Striking miners win solidarity in New York City

By Seth Galinsky
August 16, 2021

NEW YORK — Several hundred members of the United Mine Workers union rallied and picketed outside the offices of BlackRock here July 28 to support striking miners at Warrior Met Coal in Brookwood, Alabama. BlackRock is the largest hedge fund in the world, with $8.67 trillion in assets, and Warrior Met’s largest shareholder.

The Warrior Met miners were joined by busloads of retired miners — many coming from Pennsylvania, Ohio, South Dakota, West Virginia and Alabama — and union members and others from the New York area. They cheered speakers and chanted “No contract, no coal!” and “Warrior Met ain’t got no soul!”

Some 1,100 miners have been on strike since April 1 at Warrior Met’s two underground mines, coal-preparation plant and other facilities.

“The company has enjoyed revenue in excess of $3.4 billion” since Warrior Met was set up, United Mine Workers President Cecil Roberts told the crowd. “But it does not want to recognize the sacrifices these workers made to allow it to exist in the first place. All those billions came up to New York to fatten the bank accounts of the already rich.”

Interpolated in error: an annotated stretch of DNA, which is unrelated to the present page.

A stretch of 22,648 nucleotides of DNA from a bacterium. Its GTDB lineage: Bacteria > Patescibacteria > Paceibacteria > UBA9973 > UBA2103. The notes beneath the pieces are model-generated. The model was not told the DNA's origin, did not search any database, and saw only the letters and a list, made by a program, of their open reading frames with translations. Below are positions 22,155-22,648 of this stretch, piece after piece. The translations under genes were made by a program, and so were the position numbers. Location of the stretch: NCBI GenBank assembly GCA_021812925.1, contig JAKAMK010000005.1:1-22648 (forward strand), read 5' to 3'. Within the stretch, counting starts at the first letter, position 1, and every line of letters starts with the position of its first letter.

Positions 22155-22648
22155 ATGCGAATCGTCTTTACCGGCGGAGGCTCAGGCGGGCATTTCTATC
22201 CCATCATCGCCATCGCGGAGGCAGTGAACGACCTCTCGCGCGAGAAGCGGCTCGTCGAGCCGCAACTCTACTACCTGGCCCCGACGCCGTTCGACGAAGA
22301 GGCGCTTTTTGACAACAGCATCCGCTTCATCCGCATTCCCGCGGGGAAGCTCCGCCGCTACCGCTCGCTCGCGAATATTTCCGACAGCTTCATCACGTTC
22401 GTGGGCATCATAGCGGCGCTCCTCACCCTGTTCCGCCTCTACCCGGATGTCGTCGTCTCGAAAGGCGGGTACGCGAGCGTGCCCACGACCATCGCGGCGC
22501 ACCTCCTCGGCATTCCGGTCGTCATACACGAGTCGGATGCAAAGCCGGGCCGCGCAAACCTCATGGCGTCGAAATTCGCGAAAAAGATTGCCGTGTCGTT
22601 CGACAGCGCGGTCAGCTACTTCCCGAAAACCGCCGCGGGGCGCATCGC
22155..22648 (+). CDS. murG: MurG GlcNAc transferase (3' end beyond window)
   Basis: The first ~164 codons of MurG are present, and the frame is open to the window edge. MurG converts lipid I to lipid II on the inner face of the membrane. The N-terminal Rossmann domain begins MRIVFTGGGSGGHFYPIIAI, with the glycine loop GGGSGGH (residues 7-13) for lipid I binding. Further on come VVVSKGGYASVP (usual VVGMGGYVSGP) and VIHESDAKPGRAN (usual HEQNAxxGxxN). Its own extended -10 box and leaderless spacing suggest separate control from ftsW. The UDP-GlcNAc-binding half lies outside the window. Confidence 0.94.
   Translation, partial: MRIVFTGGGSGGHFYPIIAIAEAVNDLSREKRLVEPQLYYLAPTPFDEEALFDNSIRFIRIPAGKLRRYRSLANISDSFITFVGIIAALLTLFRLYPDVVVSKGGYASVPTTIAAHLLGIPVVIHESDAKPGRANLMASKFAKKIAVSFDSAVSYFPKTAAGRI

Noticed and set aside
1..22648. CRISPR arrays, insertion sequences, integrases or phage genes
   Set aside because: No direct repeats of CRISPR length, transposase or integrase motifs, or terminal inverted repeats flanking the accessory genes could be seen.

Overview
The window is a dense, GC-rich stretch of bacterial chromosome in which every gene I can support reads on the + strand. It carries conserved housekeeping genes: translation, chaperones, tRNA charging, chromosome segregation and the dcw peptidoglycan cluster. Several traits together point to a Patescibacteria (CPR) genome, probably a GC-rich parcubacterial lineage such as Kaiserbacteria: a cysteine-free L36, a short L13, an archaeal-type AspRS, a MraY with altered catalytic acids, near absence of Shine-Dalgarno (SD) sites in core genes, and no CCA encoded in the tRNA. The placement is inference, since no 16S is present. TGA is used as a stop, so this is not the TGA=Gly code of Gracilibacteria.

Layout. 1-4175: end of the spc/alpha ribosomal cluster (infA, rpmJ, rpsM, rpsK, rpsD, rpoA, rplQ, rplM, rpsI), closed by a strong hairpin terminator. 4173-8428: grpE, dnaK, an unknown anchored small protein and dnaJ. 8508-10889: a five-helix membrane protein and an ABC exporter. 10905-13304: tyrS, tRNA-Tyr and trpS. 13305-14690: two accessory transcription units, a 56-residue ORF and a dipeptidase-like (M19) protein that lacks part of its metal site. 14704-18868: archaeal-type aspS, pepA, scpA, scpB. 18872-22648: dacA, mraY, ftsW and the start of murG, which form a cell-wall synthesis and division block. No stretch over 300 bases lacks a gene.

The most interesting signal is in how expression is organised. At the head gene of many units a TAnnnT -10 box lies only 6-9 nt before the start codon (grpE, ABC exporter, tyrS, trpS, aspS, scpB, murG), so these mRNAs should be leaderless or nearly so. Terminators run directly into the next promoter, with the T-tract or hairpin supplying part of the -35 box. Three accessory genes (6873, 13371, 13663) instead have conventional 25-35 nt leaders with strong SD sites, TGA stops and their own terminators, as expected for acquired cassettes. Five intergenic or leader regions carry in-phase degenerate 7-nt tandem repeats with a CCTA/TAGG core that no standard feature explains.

“Our strike’s about cuts to our wages, our health insurance, getting time and a half for overtime and double time on Sundays,” Darrell Goldsby, 46, a roof bolter in the No. 4 mine, told the Militant. “We’re just trying to get back what we gave up in 2016.” He’s referring to major concessions in wages, benefits and working conditions the union made to BlackRock and other hedge-fund creditors who took over after the previous boss, Jim Walter Resources, went bankrupt.

It’s also about job safety, Goldsby said. “This is a gassy mine. Just before we went on strike we were cutting and hit an area with too much gas and it ignited.” Goldsby said that miners and their union safety committee have shut down production several times until the company fixed unsafe conditions.

“I can’t say it was better when it was Jim Walter,” he said. “But with Warrior Met it’s like we don’t count at all.”

“We’re underpaid,” added Tammie Owens, 44, one of several women workers in the mine. “We’re not asking for anything we don’t deserve.”

“We have bosses telling people to do stuff that is unsafe. I’ve stepped in and told my union brothers, ‘Don’t do that,’” she said. “And the bosses make you come to work, sick. The flu, pneumonia. They don’t care.”

Among the New York unions present were Utility Workers Local 1-2, Teamsters, United Food and Commercial Workers, flight attendants, teachers, stage hands, RWDSU retail workers union and Communications Workers of America.